The factors that affect self-esteem in adults are varied and complex. A combination of perceptions, thoughts, relationships and experiences all impact a person’s sense of self-worth or self-esteem. Psychologists consider self-esteem an enduring aspect of personality, one that develops during childhood and continues throughout life. Although this long-term feeling of self-worth is relatively stable, changes in the level of self-esteem are possible. A healthy and positive level of self-esteem creates increased satisfaction with experiences and relationships, a motivating factor for learning techniques that promote healthy self-esteem.
One of the primary factors influencing self-esteem is personal thoughts and perceptions about interactions between the self and others. As children interact with family members, teachers and members of the community, they begin building a concept of their role in society and their relative worth. These feelings of self-worth become the foundation for adult self-esteem. Increasing self-esteem can be accomplished by altering personal thoughts, perceptions and self-talk. Focusing on personal strengths and positive qualities rather than on flaws can help people shift towards a healthier level of self-esteem.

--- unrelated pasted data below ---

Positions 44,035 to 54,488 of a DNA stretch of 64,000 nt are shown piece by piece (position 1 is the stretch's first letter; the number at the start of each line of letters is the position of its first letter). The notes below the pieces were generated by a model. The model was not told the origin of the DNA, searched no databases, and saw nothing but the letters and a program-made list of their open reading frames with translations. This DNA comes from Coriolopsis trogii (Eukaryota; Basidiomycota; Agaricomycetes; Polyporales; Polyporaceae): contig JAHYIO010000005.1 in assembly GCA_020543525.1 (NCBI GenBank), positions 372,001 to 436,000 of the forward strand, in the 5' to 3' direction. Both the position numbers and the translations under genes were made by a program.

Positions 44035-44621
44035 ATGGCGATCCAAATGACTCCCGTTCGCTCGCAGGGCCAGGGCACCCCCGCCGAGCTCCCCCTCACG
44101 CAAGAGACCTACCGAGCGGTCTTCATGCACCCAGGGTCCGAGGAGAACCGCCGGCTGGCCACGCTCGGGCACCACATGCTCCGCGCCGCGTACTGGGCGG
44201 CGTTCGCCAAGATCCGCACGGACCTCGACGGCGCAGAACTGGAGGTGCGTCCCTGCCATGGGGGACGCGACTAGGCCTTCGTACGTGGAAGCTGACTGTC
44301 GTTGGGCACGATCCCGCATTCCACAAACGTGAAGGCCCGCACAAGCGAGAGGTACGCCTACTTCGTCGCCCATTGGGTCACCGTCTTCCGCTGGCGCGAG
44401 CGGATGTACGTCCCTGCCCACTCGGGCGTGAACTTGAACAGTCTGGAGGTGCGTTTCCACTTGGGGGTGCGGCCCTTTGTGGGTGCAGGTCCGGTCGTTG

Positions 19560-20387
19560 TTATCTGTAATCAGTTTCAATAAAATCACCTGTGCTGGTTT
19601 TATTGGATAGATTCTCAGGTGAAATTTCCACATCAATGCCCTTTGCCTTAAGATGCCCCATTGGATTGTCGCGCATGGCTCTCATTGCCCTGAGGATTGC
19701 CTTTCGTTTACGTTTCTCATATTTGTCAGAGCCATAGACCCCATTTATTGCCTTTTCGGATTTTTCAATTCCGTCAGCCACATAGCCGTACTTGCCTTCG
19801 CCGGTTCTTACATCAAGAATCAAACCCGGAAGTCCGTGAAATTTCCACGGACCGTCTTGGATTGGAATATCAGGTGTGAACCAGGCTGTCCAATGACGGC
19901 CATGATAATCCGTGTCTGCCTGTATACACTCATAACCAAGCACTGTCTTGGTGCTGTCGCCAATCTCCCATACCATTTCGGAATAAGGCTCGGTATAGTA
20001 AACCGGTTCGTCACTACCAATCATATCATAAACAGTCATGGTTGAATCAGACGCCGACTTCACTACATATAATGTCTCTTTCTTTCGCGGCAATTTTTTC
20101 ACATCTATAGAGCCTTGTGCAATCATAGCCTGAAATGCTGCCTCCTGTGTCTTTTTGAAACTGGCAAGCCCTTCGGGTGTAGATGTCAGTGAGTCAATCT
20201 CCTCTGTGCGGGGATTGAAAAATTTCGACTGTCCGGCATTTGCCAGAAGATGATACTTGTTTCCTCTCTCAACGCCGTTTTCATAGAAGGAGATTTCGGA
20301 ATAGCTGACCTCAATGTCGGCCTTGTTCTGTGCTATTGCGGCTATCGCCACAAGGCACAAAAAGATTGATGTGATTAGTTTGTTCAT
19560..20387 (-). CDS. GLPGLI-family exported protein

Other factors that affect self-esteem include economic, relationship and health issues. The loss of a job or a promotion can drastically alter feelings of self-worth. In the same way, the end of a romantic relationship or the beginning of a new one impacts how a person judges his or her self-worth. A long-term illness or injury may also affect how adults feel about themselves. These are times when psychologists especially recommend maintaining a focus on a person’s positive characteristics.
People with low self-esteem tend to question their own judgment and decision making skills. They may not have sufficient confidence in their ability to problem solve, tending to over analyze or delay decisions. After a decision is made, they may continue deliberating, possibly regretting the decision they made. This tendency to imagine better outcomes for alternate choices reinforces the feelings of low self-esteem. Using esteem-building techniques can change the self-perpetuating nature of low self-esteem in adults.
Other symptoms of low self-esteem include a variety of destructive patterns of behavior during interactions with others. People with low self-esteem may be overly sensitive to criticism. They also tend to be highly critical of themselves. Feelings of guilt, spending too much time worrying about the past or future, and an excess of irritability, hostility or dissatisfaction are also typical. Each negative or dissatisfying encounter becomes another factor lowering self-esteem unless esteem-building strategies are put in place.